Online Gaming vs. In Person Gaming


Even before the Covid pandemic hit the US officially in March 2020, I had been planning to shift my gaming routine from the tabletop to virtual online. I had a good gaming group and a great game room for physical play, but I had friends out of town where that wasn’t a viable option, and given the leaps and bounds VTTs had taken over the years, it seemed a no-brainer to engage the new technology. Despite my reluctance to learn a new skill and software. And that was really the main obstacle: I love gaming in person, have done it for decades, and I did NOT want to learn an entirely new suite of abilities in order to facilitate the same thing. Plus, I had a hefty amount of money invested in miniatures and models and maps for use at the table. Moving the operation online would invalidate all of that.


DECEMBER 2019 – Lost Mine of Phandelver

Now, at the time I was running Lost Mine of Phandelver. Well, running it for the second time; the first was at the beginning of 5e, but now I ran it for a new group of players, and it was better the second go around. They had even made it all way to the titular Lost Mine and weren’t too far from meeting the Black Spider when – you know. Pandemic happened and everything shut down. Pretty much permanently. Well, for the next 12+ months anyway. I don’t think any of us really saw that coming and just how long the isolation would last.

Anyhoo, my point of all this is that I had to make a drastic shift from in-person to online games practically overnight. I had a few gamers help me out who had prior experience with Roll20, so that was our go-to system. I even purchased Fantasy Grounds, but for some reason that VTT didn’t click in my mind as well as Roll20 did. I think it works fine for online gaming, and the automation is better than Roll20, but I just couldn’t get past the system’s quirks.

The first small campaign I ran was Forge of Fury from the 5e Tales of the Yawning Portal. This was just supposed to be a practice run and not an in-depth campaign, and at first that’s how it went. And yeah, the first two sessions were rough. I didn’t know how to navigate Roll20, the layers and lighting effects gave me an infernal headache, and I honestly didn’t think I was smart enough to wrap my brain around thing. It was depressing. I had lost access to my favorite hobby! Or rather, I now had a pale imitation of my favorite hobby.


Early first Forge session screenshot

Well, I had a better time the second or third session, but during the interim between games I practiced Roll20 about 4 hours a day. I wanted to run this game seamlessly, and I wanted to record it in such a way as I did my old in person games; snapping shots with a camera to edit and upload. I eventually installed a program called Sharex that allowed me to instantly screen grab whatever I needed with the touch of a button, and that let me tell the stories I wanted to much easier. In fact, once I got used to “covering” a 2D map, it was much easier to snap a screen than it was to take photographs of the physical game board. Of course, the 2D maps don’t have the wonderful 3D physicality of the game table, but they have something the table can’t remotely match: dynamic lighting.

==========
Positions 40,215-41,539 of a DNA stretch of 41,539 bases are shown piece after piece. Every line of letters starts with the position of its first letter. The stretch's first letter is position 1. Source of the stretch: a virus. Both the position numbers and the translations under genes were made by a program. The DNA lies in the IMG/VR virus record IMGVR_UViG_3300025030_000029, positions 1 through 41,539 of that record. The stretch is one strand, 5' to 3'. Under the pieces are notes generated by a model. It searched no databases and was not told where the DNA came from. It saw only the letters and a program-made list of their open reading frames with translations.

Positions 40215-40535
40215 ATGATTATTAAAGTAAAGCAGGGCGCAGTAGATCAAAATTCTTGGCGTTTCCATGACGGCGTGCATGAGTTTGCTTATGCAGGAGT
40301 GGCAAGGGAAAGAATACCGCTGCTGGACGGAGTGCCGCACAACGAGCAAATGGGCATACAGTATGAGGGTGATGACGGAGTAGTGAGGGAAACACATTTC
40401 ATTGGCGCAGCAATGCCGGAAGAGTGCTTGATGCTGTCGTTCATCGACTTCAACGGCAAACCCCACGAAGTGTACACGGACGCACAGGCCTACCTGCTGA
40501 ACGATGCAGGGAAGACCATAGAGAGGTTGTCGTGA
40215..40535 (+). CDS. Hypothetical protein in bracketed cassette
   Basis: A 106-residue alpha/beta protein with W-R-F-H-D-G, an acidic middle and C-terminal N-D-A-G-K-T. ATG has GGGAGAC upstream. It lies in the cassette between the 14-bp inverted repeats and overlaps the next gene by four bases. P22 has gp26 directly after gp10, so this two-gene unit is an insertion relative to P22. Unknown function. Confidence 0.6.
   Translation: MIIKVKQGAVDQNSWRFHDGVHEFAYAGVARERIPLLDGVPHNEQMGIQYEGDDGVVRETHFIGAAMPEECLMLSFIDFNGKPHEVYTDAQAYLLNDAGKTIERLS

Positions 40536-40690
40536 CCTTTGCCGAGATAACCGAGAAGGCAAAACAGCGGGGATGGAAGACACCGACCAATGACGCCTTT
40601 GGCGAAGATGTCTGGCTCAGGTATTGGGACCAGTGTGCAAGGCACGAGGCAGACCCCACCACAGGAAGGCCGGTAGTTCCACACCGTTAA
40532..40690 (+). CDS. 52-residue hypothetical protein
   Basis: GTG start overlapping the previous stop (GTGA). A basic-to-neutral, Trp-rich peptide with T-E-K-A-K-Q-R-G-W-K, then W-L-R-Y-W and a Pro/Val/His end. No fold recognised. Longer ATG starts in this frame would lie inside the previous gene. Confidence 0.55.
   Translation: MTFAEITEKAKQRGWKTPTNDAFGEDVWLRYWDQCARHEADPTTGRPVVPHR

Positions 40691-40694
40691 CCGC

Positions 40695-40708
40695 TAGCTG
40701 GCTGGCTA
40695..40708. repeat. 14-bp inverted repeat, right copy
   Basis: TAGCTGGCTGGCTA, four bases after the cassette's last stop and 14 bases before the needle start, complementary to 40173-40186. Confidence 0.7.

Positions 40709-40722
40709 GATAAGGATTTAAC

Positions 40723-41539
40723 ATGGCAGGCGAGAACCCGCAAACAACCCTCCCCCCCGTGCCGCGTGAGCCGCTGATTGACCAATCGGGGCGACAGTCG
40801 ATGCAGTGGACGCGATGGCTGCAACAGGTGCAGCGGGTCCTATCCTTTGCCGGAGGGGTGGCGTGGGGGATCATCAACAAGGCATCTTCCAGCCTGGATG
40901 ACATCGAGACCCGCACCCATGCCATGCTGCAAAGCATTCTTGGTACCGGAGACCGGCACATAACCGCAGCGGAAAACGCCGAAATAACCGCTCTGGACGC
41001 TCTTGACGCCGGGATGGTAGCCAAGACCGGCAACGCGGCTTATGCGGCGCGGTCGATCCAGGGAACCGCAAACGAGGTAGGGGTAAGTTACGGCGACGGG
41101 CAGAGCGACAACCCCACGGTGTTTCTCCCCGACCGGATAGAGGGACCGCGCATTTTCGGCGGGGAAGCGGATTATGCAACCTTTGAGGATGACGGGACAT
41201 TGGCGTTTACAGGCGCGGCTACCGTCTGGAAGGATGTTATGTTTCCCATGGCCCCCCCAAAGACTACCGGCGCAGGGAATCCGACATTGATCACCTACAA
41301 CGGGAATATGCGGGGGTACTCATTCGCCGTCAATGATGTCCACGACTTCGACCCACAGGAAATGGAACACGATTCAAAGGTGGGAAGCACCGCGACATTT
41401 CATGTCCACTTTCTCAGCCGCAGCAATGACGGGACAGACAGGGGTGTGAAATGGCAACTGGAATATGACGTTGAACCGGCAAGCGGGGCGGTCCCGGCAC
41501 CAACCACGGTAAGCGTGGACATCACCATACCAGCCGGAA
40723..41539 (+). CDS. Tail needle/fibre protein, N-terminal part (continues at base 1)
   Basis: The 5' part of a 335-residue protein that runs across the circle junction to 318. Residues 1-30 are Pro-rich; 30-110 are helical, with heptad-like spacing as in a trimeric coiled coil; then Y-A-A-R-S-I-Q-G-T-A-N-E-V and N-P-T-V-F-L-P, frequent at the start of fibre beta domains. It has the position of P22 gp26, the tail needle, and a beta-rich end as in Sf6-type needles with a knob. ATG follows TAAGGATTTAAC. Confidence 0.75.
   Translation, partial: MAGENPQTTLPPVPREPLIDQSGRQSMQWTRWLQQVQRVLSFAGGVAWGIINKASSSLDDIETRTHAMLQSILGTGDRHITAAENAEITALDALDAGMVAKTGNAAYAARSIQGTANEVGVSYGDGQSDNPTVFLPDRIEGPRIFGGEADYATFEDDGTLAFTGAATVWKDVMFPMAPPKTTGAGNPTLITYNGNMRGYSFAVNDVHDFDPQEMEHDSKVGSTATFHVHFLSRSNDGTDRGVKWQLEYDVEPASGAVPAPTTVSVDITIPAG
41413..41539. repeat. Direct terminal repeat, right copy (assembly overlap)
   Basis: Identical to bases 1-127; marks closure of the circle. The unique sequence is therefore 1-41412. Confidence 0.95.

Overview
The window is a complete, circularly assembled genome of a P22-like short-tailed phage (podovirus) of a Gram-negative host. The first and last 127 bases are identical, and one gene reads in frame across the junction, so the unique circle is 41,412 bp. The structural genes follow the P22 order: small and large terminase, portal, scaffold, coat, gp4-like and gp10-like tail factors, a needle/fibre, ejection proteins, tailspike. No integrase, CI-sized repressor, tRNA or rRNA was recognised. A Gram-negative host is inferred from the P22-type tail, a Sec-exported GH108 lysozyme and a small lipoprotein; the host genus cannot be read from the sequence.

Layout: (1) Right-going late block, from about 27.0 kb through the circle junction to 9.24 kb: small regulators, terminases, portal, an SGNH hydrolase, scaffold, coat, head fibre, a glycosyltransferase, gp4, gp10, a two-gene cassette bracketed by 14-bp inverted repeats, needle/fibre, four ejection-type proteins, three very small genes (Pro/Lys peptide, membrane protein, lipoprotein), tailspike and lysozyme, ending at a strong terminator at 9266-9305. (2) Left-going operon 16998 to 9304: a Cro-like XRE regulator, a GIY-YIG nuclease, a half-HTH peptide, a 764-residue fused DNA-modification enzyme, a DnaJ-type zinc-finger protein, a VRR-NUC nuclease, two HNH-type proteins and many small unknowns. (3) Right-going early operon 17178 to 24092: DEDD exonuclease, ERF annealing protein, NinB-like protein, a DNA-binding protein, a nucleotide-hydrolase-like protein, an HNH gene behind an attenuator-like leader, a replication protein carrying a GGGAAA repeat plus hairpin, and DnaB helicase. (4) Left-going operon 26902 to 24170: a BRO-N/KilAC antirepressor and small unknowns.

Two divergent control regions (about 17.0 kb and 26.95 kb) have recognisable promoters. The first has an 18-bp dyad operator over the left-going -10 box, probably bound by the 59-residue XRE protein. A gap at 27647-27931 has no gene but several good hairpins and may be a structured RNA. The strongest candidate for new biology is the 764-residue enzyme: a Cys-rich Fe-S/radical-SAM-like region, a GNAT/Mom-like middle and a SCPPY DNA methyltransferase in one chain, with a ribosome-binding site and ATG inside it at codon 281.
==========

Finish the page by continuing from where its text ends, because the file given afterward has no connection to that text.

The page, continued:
I’ve read on forums that some people don’t care about dynamic lighting, or think it is overrated. To each their own of course. Some people also hate gaming with miniatures, and I think you mofo’s are crazy. Miniatures are awesome (but more about that another post). Dynamic lighting let me do things at the virtual game table I couldn’t replicate in person. I could have shadows and darkvision and realistic torches and lanterns and it could all be done visually and not require the player’s imagination.

Was this easy to accomplish in Roll20? Hell no. It took a lot of practice to work out the kinks, but the end result was very satisfying. I think any of the VTT’s that utilize advanced lighting code will have their own quirks to work through.


Forge of Fury – 60 foot darkvision example

So 2020 ended up with me diving into the deep end of Roll20 online play, subscribing to the Pro account and tinkering with codes and API and all that jazz. I will never understand coding but I admire those of you that do. Roll20 needs an overhaul in my opinion, and I’ve only been using it for over a year. Too much of the cool stuff is hard to access and harder to manipulate. But when it works it works pretty well.

On a side note, I have heard that Foundry is an excellent new VTT and although I have it, I haven’t mucked with the mechanics too much yet. I’m sure that will change.

The point of this post those is the transformation that took place the more I ran online games. I liked them. I REALLY liked them. And the more we played every week – multiple times week after week – my appreciation of the medium grew. Access to maps, tokens and props were all available at a few clicks of the mouse. I used to painstakingly print maps and cut and tape them together, roll them up and transport them to my destination. With online play, that’s all a thing of a past, and now I could indulge in fantastic color maps for mundane encounters with no combat needed whatsoever.

I still love gaming in person, but the perks and convenience of playing online can’t be ignored. I’ve had as much fun from the DM side of the screen as I ever did before. I still play with maps and props and miniatures and sound effects and voices and acting. None of that has changed. We don’t use cameras to see each other (that’s a downside) but the benefits of online play in the modern age are still fantastic.

I don’t think I will be giving it up anytime soon.